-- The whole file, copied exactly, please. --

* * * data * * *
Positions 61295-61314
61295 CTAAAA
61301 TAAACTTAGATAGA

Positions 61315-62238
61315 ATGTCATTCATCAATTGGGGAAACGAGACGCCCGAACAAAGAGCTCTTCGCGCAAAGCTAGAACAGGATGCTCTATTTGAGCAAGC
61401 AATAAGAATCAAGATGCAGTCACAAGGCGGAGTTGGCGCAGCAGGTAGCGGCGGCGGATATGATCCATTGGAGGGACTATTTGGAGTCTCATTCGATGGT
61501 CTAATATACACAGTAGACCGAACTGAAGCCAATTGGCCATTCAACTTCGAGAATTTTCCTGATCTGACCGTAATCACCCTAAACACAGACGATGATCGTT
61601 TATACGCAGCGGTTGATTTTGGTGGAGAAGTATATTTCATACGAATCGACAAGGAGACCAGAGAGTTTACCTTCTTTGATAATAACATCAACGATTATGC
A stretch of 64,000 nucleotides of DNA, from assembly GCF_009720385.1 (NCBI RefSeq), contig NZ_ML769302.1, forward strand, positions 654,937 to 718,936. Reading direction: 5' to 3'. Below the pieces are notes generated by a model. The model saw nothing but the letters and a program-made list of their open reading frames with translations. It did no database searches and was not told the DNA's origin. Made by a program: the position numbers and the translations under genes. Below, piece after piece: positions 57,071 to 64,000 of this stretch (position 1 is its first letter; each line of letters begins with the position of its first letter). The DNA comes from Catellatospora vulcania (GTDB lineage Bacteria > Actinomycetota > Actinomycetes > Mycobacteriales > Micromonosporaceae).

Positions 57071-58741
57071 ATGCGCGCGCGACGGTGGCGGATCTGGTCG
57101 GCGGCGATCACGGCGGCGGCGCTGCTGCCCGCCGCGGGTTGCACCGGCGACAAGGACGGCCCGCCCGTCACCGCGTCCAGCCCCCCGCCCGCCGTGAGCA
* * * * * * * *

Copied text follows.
Positions 61295-61314
61295 CTAAAA
61301 TAAACTTAGATAGA

Positions 61315-62238
61315 ATGTCATTCATCAATTGGGGAAACGAGACGCCCGAACAAAGAGCTCTTCGCGCAAAGCTAGAACAGGATGCTCTATTTGAGCAAGC
61401 AATAAGAATCAAGATGCAGTCACAAGGCGGAGTTGGCGCAGCAGGTAGCGGCGGCGGATATGATCCATTGGAGGGACTATTTGGAGTCTCATTCGATGGT
61501 CTAATATACACAGTAGACCGAACTGAAGCCAATTGGCCATTCAACTTCGAGAATTTTCCTGATCTGACCGTAATCACCCTAAACACAGACGATGATCGTT
61601 TATACGCAGCGGTTGATTTTGGTGGAGAAGTATATTTCATACGAATCGACAAGGAGACCAGAGAGTTTACCTTCTTTGATAATAACATCAACGATTATGC
A stretch of 64,000 nucleotides of DNA, from assembly GCF_009720385.1 (NCBI RefSeq), contig NZ_ML769302.1, forward strand, positions 654,937 to 718,936. Reading direction: 5' to 3'. Below the pieces are notes generated by a model. The model saw nothing but the letters and a program-made list of their open reading frames with translations. It did no database searches and was not told the DNA's origin. Made by a program: the position numbers and the translations under genes. Below, piece after piece: positions 57,071 to 64,000 of this stretch (position 1 is its first letter; each line of letters begins with the position of its first letter). The DNA comes from Catellatospora vulcania (GTDB lineage Bacteria > Actinomycetota > Actinomycetes > Mycobacteriales > Micromonosporaceae).

Positions 57071-58741
57071 ATGCGCGCGCGACGGTGGCGGATCTGGTCG
57101 GCGGCGATCACGGCGGCGGCGCTGCTGCCCGCCGCGGGTTGCACCGGCGACAAGGACGGCCCGCCCGTCACCGCGTCCAGCCCCCCGCCCGCCGTGAGCA